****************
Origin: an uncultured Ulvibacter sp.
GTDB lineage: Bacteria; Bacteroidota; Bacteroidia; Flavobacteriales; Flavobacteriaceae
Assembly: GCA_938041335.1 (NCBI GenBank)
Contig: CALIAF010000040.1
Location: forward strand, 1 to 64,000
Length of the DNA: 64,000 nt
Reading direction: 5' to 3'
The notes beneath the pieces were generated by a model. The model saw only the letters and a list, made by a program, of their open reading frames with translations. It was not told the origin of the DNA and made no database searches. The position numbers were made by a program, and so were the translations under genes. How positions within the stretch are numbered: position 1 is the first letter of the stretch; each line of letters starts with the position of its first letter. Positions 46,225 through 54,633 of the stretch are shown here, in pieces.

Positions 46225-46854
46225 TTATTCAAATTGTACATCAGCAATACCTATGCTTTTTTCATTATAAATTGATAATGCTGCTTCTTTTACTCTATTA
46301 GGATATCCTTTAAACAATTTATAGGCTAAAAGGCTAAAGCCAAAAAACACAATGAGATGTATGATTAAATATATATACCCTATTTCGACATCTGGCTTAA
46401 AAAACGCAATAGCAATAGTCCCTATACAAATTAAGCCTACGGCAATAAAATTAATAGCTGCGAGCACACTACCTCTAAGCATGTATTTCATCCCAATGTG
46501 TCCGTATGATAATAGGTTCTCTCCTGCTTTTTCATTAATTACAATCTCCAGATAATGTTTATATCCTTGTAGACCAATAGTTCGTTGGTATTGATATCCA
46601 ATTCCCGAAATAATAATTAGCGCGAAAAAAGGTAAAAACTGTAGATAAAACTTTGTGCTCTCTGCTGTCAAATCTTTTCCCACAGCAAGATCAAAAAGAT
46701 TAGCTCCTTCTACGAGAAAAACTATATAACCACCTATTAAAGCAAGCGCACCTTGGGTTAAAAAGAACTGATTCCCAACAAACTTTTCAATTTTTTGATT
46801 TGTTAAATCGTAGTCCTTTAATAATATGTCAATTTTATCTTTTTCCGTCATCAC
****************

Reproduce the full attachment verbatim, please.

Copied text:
Origin: an uncultured Ulvibacter sp.
GTDB lineage: Bacteria; Bacteroidota; Bacteroidia; Flavobacteriales; Flavobacteriaceae
Assembly: GCA_938041335.1 (NCBI GenBank)
Contig: CALIAF010000040.1
Location: forward strand, 1 to 64,000
Length of the DNA: 64,000 nt
Reading direction: 5' to 3'
The notes beneath the pieces were generated by a model. The model saw only the letters and a list, made by a program, of their open reading frames with translations. It was not told the origin of the DNA and made no database searches. The position numbers were made by a program, and so were the translations under genes. How positions within the stretch are numbered: position 1 is the first letter of the stretch; each line of letters starts with the position of its first letter. Positions 46,225 through 54,633 of the stretch are shown here, in pieces.

Positions 46225-46854
46225 TTATTCAAATTGTACATCAGCAATACCTATGCTTTTTTCATTATAAATTGATAATGCTGCTTCTTTTACTCTATTA
46301 GGATATCCTTTAAACAATTTATAGGCTAAAAGGCTAAAGCCAAAAAACACAATGAGATGTATGATTAAATATATATACCCTATTTCGACATCTGGCTTAA
46401 AAAACGCAATAGCAATAGTCCCTATACAAATTAAGCCTACGGCAATAAAATTAATAGCTGCGAGCACACTACCTCTAAGCATGTATTTCATCCCAATGTG
46501 TCCGTATGATAATAGGTTCTCTCCTGCTTTTTCATTAATTACAATCTCCAGATAATGTTTATATCCTTGTAGACCAATAGTTCGTTGGTATTGATATCCA
46601 ATTCCCGAAATAATAATTAGCGCGAAAAAAGGTAAAAACTGTAGATAAAACTTTGTGCTCTCTGCTGTCAAATCTTTTCCCACAGCAAGATCAAAAAGAT
46701 TAGCTCCTTCTACGAGAAAAACTATATAACCACCTATTAAAGCAAGCGCACCTTGGGTTAAAAAGAACTGATTCCCAACAAACTTTTCAATTTTTTGATT
46801 TGTTAAATCGTAGTCCTTTAATAATATGTCAATTTTATCTTTTTCCGTCATCAC